Ideally the Wikidata item for the synonym Sphaerotheca Lév. would be added to the taxonbar – and I did try this, but the Wikidata item is currently confused between Sphaerotheca Lév. and Sphaerotheca Desv. The latter is a rejected name in favour of the former; they are different names and have different IDs in Index Fungorum, for example, so there should be two separate Wikidata items for them. I've asked an experienced taxonomy editor at Wikidata to sort this out. Peter coxhead (talk) 15:57, 8 October 2020 (UTC)
As a somewhat extreme example, look at the taxonbar for Cephalomanes atrovirens: each of the 14 synonymous names has its own Wikidata item holding its different IDs in databases. Peter coxhead (talk) 19:53, 8 October 2020 (UTC)
Thank you, Peter. I think I had underestimated the goals of Wikidata. I thought the point of Wikidata was a service to Wikimedia projects (Wikipedias, Commons, etc), to link them to each other, and optionally to external databases. However, you seem to be telling me that Wikidata also exists to facilitate links from external databases into Wikimedia projects, and that is why Wikidata must have separate records for each taxon name, even if those taxon names are merged/redirected within Wikipedia etc. – Fayenatic London 09:01, 10 October 2020 (UTC)
@Fayenatic london: if you look at the Wikidata main page it says "Wikidata also provides support to many other sites and services beyond just Wikimedia projects!", so it makes clear that its goals are wider. It nowhere claims to be a service to other projects, only to store their "structured data". However, (to repeat myself) unless and until it models taxa as well as taxon names, it can't properly represent different wikis' articles about taxa.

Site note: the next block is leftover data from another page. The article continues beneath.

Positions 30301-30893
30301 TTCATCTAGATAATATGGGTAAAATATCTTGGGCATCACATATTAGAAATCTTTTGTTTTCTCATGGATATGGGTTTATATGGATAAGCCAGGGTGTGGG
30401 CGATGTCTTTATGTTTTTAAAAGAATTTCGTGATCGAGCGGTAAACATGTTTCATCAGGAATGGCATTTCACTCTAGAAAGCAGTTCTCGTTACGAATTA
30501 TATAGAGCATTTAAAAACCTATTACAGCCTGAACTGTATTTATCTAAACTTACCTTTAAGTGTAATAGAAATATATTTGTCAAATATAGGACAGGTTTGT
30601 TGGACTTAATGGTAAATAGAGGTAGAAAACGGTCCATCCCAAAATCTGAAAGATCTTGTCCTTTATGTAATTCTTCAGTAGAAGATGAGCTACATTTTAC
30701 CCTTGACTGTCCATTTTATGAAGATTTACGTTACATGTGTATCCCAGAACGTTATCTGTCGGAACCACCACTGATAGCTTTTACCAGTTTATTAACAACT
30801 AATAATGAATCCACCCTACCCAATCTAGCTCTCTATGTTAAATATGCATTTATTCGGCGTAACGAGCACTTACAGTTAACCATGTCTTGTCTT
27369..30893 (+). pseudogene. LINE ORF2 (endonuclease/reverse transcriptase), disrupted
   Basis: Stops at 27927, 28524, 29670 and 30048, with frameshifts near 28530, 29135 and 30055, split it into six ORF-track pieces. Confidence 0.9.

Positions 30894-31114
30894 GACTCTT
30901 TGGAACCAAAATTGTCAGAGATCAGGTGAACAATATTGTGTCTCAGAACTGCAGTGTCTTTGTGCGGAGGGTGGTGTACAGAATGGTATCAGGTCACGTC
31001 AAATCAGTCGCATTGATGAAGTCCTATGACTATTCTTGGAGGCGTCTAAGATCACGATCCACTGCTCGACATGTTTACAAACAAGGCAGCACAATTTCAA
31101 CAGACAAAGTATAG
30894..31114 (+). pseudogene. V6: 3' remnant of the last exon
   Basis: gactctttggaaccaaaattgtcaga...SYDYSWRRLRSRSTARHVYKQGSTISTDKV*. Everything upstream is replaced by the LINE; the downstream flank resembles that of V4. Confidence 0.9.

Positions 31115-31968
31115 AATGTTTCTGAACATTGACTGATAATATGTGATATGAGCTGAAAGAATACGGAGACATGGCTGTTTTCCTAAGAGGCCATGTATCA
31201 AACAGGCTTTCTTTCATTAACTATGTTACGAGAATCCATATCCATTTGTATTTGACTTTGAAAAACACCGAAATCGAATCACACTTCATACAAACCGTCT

Redirects are an interesting case. There was a discussion at Wikidata about allowing items to have links to redirects in wikis, and it seems to have gained support, but it hasn't been implemented. You can add a synonym redirect in the English Wikipedia to the corresponding Wikidata item, but you have to employ a three-step process: remove the #REDIRECT from the redirect; add it to Wikidata; restore the #REDIRECT. If you try to add it directly, at present Wikidata will instead follow the redirect link to the article, which usually leads to an error message saying the article is already linked to another Wikidata item. Peter coxhead (talk) 16:23, 10 October 2020 (UTC)
Cheers, Peter. I had spotted the last hint already, and have left some pages with Wikidata links after redirecting them, when they can't be merged in other linked projects. – Fayenatic London 20:03, 10 October 2020 (UTC)

Speciesbox support for ranks between species and genus

At present, {{Speciesbox}} allows only one rank, subgenus, to be directly specified (i.e. not via a taxonomy template). All other such ranks need a taxonomy template to work with {{Speciesbox}}. Please see Template talk:Speciesbox#Ranks between species and genus for a request for comment relating to this. Peter coxhead (talk) 10:25, 8 October 2020 (UTC)

Book of public domain fungi images